Rivals: Sandy Bridge, Optimus...
X-bit labs: Intel Corp.'s Sandy Bridge processor manages to offer dramatically higher graphics performance thanks to improvements of the graphics cores as well as due to unified L3 cache for x86 and graphics core. However, you skipped unified L3 in case of both Llano and Ontario/Zacate. What are the reasons for that? Perhaps, common core interface is more efficient than what Intel uses?
Godfrey Cheng: I do not know a lot about Sandy Bridge architecture; but that type of cache/memory implementation will not be efficient for our architecture. We are basically took a discrete GPU and married it with a very good CPU and that type of architecture basically demands us to make considerations and decisions that are within memory controller and also how we use external memory. Using L3 might work well for Intel, but it will not work well for us, which is why we are diverging in this area.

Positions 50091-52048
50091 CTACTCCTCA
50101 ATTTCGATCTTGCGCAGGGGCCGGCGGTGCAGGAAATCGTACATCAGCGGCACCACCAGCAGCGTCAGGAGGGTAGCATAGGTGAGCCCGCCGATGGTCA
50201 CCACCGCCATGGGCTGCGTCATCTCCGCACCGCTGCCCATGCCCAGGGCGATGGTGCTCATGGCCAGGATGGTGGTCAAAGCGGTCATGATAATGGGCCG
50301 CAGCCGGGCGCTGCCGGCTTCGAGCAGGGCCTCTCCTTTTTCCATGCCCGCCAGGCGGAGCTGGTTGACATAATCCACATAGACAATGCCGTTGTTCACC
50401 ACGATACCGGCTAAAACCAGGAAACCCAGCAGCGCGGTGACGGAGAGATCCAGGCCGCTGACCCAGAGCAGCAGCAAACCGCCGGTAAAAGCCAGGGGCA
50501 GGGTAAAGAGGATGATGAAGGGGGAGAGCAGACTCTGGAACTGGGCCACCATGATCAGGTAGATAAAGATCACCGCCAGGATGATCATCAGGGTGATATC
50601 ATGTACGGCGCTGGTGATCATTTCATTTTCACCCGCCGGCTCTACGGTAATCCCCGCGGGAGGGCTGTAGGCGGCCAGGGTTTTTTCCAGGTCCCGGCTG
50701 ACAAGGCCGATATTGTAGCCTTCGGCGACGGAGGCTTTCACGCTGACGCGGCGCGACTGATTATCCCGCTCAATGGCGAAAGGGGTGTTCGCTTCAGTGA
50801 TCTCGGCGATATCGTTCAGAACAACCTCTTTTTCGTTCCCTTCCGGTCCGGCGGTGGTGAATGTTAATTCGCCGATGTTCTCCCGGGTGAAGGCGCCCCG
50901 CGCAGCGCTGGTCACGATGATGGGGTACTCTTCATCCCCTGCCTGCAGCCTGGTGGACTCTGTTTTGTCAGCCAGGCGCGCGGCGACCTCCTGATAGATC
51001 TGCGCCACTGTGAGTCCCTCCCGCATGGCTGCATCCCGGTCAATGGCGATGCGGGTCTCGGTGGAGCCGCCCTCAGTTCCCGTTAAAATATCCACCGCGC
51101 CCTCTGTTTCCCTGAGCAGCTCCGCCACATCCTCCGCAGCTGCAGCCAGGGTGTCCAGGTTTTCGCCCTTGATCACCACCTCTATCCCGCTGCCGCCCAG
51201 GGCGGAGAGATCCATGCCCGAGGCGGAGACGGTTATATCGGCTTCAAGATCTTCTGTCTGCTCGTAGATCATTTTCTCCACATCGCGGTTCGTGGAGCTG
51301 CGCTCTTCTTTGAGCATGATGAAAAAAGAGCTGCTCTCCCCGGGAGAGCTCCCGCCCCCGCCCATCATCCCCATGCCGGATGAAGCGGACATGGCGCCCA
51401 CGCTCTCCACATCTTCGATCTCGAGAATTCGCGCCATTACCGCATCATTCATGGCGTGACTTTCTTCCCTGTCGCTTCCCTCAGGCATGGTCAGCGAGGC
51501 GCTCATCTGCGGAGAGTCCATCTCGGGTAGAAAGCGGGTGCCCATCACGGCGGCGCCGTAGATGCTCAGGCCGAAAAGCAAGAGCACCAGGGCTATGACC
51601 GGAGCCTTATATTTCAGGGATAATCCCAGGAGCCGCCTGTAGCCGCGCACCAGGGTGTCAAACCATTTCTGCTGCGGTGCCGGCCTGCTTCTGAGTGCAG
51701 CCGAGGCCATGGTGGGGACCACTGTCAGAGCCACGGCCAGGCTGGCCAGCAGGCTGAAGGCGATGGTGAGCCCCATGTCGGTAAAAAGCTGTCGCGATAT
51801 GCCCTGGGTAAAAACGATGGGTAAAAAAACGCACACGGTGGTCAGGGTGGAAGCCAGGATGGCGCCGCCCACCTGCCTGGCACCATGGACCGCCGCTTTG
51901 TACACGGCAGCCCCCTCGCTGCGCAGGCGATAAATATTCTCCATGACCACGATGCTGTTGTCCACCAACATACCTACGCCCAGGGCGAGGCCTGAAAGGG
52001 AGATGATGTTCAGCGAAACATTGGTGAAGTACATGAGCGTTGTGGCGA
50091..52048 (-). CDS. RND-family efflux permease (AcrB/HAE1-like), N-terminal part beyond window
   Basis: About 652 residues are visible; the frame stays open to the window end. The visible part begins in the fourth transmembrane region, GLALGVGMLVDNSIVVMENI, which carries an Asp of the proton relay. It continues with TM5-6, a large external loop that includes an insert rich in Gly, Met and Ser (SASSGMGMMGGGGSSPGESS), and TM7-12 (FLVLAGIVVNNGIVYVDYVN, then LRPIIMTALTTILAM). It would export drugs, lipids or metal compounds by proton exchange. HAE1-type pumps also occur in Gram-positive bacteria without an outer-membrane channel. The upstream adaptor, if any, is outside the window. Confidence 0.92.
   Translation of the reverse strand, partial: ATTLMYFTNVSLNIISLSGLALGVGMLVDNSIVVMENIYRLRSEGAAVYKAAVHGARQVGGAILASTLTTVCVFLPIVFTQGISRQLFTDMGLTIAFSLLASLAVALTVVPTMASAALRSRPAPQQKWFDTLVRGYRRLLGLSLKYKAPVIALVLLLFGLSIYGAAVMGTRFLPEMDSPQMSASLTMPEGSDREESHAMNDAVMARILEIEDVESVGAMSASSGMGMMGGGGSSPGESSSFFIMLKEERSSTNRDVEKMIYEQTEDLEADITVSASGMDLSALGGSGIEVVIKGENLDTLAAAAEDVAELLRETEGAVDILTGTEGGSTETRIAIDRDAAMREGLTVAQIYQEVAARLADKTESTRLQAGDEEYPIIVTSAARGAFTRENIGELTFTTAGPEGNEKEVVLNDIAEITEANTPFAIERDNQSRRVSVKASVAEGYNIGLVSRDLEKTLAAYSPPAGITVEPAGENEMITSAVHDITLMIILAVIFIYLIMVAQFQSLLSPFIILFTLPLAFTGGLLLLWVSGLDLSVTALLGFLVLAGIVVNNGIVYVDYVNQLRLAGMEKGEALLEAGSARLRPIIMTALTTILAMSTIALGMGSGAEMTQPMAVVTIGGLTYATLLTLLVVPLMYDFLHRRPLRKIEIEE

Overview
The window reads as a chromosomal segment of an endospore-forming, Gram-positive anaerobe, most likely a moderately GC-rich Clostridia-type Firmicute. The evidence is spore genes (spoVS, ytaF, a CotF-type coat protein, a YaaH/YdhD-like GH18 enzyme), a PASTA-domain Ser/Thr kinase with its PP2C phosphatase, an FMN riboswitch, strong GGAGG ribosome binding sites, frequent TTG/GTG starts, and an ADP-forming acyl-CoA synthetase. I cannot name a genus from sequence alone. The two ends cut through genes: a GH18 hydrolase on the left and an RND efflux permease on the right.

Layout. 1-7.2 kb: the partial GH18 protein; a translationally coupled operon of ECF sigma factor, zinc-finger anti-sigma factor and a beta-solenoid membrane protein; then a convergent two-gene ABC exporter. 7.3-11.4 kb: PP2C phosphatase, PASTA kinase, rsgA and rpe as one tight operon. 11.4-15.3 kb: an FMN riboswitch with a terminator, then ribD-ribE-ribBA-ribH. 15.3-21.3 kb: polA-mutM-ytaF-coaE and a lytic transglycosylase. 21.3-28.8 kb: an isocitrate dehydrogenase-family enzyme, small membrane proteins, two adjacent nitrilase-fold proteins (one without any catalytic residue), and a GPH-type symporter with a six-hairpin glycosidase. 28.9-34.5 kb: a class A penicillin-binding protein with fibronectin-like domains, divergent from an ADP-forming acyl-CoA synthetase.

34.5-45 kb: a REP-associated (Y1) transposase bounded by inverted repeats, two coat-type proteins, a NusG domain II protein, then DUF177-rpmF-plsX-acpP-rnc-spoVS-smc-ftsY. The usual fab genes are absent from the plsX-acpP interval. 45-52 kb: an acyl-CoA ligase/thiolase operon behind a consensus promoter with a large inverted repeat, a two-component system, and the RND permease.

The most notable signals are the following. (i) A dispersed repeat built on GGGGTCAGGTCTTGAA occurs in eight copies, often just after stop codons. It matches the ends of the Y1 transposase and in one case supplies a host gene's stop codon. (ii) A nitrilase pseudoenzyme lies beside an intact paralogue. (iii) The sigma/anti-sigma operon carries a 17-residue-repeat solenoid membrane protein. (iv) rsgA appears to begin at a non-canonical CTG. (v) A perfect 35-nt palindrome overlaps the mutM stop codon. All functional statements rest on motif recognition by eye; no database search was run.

X-bit labs: Did you consider a technology similar to Nvidia Optimus that would dynamically switch from integrated graphics to discrete within a Fusion platform?
Godfrey Cheng: The Optimus is an interesting technology. We have PowerXpress, which is a similar technology [ATI PowerXpress allows notebook users to manually or automatically switch between an ATI Mobility Radeon HD discrete graphics processor and an integrated AMD M780G with ATI Radeon HD 3200 graphics without rebooting their notebook]. What we have not been discussing broadly so far is that you get a lot of synergy between a Llano APU and a discrete GPU. What we were able to make close together works better than one plus one.
X-bit labs: But the GPU integrated into Llano APU consumes a lot less power than a standalone graphics processor...
Godfrey Cheng: Fairly, we have invested heavily to make sure that we do the right thing with power gating and so forth. The point is that when you plug in an AMD APU and an AMD GPU, you get better performance than you would with the same GPU and an Intel processor.